Sunday, September 4, 2011

Paper or plastic?

I mentioned a while ago that I got a Kobo e-reader, and I thought I'd share some thoughts now that I've had a chance to get used to it. Keep in mind that I have the wireless version that pre-dated the touch, so some of this might be different on the touch.

It's been a few months, and I still have not bought a single ebook. I have bought two paper books. One of them will be passed around a group of friends, but mostly it feels strange to spend money on an ebook. (Yes, I have worked in high tech since 1995. And yes, I do occasionally buy music online. I don't really know why it feels different with a book.)

Having said that, I've never bought many books. I read a lot - if I bought every book I read for $10, I could easily spend $160 - $200 a month on books. And I wouldn't be able to walk in my house. Since I'll read almost anything, I borrow books from the library, friends, and family.

It's definitely not the same experience as a paper book - there are pros and cons to each. Here's what I've found so far.

Paper or plastic?

  • Borrowing library books - Plastic. Much easier, faster, and it can be done from the couch.
  • Returning library books - Plastic. It took me a while to figure out how to do this, but now I love it - especially since Ottawa Public Library only lets you have 10 ebooks out at once.
  • Storage - Plastic. No piles of books around, just one little device. Well, OK, fewer piles of books around.
  • Killing spiders - Paper. Plastic might work for killing spiders, but I suspect it wouldn't work for anything else afterwards.
  • Going back a few pages to reread something - Paper. There's no concept of "It was on the bottom quarter of a left-hand page" with an ereader. And I find turning multiple pages at once really slow.
  • Skipping ahead to make sure an enjoyable character survives the book - Paper. Um, not that I do that.
  • Borrowing books someone else has bought - Paper. If anyone knows how to do this (legally) on an ereader, let me know.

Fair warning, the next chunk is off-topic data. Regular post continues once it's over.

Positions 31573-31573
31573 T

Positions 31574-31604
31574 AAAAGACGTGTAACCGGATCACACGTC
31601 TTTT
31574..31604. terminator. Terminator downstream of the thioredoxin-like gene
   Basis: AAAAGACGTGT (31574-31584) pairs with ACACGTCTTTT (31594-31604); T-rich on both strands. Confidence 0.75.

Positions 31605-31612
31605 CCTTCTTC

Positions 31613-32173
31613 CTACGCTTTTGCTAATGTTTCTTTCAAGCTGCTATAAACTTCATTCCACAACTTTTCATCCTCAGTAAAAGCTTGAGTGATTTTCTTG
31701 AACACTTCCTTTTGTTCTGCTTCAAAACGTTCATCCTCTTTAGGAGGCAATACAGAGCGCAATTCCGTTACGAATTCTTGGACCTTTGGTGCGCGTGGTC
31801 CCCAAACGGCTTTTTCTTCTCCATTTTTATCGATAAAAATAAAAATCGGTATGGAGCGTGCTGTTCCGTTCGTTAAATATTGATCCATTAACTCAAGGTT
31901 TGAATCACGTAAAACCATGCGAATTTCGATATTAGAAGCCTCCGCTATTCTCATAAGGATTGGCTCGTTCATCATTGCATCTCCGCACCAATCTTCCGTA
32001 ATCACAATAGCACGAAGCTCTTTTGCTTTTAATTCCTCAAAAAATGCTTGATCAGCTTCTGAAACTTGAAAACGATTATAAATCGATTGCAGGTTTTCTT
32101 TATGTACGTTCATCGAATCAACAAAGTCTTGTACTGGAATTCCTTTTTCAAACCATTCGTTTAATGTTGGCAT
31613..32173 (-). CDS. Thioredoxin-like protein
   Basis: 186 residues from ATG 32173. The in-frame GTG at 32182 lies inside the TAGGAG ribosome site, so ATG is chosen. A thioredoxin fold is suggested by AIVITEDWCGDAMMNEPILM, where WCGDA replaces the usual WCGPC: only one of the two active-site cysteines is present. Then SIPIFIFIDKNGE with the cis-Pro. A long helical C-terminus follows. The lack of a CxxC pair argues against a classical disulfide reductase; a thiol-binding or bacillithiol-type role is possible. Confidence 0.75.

Some books (and again, keep in mind that these are borrowed books, not purchased books) are better formatted than other, and a lot of them are a little too close to the physical book. For example, a lot of ebooks have as their second page an excerpt from the book or some quotes about the author. In a physical book, that gives you some information about whether you'd like the book. In an ebook, it's too late - you already have the book.

I'm really enjoying the Kobo - I'm reading a lot more (even by my standards), but I'm also reading things I might never have come across in a paper book world. I'm also considering figuring out how to make PDFs that work with it so that so that I can move my recipe book onto the Kobo.

Of course, given how splattered some pages in my recipe book are, maybe that's not such a good idea.


  1. I agree completely with everything you have said, and I have the same version of the Kobo as you do, but it is a replacement from my original version which died just before the warranty ran out (phew!)
    I find the battery runs down way faster on this second device than on my first, which didn't have wifi. Even when I turn the wifi off, it is still the same. Have you noticed this too?

    And for lending, I just lent my entire kobo to my Mom for a little while, but I missed having it. Please let me know if you find a legal way to borrow and lend books!

  2. I find the battery runs down quickly if I put it into sleep mode, but lasts a lot longer if I turn off the kobo. I don't keep wireless mode on in general because it just seems like that would be bad for the battery.

    I've borrowed my sister's kobo on occasion, but I feel guilty about it when I do. Since I haven't bought any actual books, she hasn't been interested in borrowing mine. :)